At The Castle at Edgehill you will enjoy exceptional dining and service in a friendly and relaxed atmosphere. Perched upon the summit of Edgehill, The Castle enjoys some of the best views across Warwickshire.
With the battlefields of the famous Battle of Edgehill descending below, it is one of the finest places to enjoy a clear summer’s day in the garden or cosy up in front of a log fire on a crisp winter evening. Toast the Sunday Roast, sample dishes from the daily changing Prix Fixe menu or simply savour a hand-pulled cask ale whilst enjoying some of the best views in the county.
The pub offers a large bar with three main dining areas including the relaxed library, the dining room and the glasshouse boasting a panoramic view across several counties. Whilst outside there is a large landscaped beer garden where these views can also be enjoyed.
The Castle offers four en-suite letting rooms, two of which; ‘Rupert’ and ‘King’s’ are situated in the main tower each offering a four-poster bed, an en-suite shower room and stunning views of the countryside below.
The smaller tower hosts two other letting bedrooms; ‘Astley’ which has a double bedroom, an en-suite shower room and an adjoining single room so if required can be used as a family room. ‘Verney’ is the fourth room which offers a double bed and an en-suite wet room style bathroom located on the ground floor level suitable for disabled access.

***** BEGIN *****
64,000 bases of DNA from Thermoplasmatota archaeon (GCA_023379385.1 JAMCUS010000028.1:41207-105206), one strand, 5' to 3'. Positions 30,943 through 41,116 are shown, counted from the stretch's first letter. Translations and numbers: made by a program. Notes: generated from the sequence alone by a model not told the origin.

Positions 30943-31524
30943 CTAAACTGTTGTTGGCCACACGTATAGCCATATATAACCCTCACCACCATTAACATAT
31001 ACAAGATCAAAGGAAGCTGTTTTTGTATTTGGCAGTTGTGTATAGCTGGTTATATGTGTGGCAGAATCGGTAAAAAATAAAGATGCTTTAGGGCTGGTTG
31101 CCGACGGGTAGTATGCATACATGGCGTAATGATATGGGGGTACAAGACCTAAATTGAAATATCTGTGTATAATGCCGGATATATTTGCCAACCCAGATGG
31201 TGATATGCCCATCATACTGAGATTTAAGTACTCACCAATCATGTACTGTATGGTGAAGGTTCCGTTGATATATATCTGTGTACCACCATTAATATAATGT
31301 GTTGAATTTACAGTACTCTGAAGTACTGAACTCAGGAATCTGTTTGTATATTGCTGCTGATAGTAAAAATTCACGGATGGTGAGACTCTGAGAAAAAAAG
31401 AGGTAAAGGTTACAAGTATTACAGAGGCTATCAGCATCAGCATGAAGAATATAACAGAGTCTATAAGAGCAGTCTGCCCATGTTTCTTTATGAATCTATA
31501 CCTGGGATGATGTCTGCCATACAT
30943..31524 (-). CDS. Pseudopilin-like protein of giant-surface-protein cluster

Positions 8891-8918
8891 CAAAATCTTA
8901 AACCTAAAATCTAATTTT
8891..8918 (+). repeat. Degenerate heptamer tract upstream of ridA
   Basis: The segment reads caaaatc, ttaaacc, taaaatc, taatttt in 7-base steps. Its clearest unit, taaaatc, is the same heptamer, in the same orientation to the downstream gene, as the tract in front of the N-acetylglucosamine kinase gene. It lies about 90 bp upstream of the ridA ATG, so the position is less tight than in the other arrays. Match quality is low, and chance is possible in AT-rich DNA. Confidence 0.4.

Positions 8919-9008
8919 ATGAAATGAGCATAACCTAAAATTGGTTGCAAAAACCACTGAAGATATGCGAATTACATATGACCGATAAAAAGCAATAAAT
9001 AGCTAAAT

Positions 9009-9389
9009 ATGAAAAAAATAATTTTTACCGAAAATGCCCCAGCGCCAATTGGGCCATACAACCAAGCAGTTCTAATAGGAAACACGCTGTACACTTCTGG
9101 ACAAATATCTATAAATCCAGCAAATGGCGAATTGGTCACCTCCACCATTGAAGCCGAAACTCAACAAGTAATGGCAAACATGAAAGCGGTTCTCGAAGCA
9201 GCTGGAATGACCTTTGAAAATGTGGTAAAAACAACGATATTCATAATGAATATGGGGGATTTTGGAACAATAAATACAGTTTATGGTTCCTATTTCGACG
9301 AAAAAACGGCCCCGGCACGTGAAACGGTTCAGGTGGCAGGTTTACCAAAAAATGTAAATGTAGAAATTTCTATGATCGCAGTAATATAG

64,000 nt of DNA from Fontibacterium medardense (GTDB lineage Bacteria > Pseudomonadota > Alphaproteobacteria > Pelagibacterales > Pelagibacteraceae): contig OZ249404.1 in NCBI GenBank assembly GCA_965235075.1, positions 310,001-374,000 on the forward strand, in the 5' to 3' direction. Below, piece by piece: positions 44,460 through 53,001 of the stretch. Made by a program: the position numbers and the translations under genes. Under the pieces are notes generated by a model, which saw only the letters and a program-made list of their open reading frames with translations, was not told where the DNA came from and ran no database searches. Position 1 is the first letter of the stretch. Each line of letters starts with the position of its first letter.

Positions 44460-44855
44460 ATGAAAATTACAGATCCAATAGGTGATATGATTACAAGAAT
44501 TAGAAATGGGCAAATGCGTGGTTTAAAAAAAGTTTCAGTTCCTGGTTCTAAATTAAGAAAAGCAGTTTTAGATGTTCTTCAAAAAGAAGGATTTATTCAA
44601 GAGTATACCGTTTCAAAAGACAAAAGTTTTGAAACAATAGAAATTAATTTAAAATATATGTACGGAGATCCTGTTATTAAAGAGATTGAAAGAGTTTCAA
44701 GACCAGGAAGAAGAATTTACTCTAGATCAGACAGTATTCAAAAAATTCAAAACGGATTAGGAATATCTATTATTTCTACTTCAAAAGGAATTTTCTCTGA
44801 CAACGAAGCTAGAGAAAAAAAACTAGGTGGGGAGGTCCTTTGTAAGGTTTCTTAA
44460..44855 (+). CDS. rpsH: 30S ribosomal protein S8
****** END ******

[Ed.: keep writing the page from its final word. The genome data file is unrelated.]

Situated on the summit of Edgehill, famous for its views of the battlefield of the Battle of Edgehill below, the pub can serve as dining for a special occasion with family, a romantic meal watching the sun go down or a bite to eat whilst walking the centenary way.
The Battle of Edgehill took place on the afternoon of the 23rd October 1642 between Oliver Cromwell’s Parliamentary troops led by the Earl of Essex and King Charles’ Royalists led by Prince Rupert and Lord Wilmot. The two armies of similar size; approximately 12,000 men, continued for two days with neither side gaining a decisive victory.
The tower was built 100 years later by Sanderson Miller and is said to mark the spot where King Charles raised the standard before the two sides clashed. The Tower, also known as the Radway or Round Tower was intended to replicate Guy’s Tower at nearby Warwick Castle.
The Tower first became a pub in 1822, when it was sold by a descendant of Sanderson Miller to become a free house. Then in 1922 the Inn was acquired by Hook Norton Brewery.
In 2014 The Castle at Edge hill underwent a major refurbishment. Mark and Claire – the new owners in conjunction with Hook Norton Brewery closed the pub for over 12 weeks whilst major works took place.
Every effort has been made to retain the original features such as beautiful stone fire places, paintings and the beautiful exposed stonework which can be seen throughout our pub.
All of which add character to this wonderful and breath-taking site.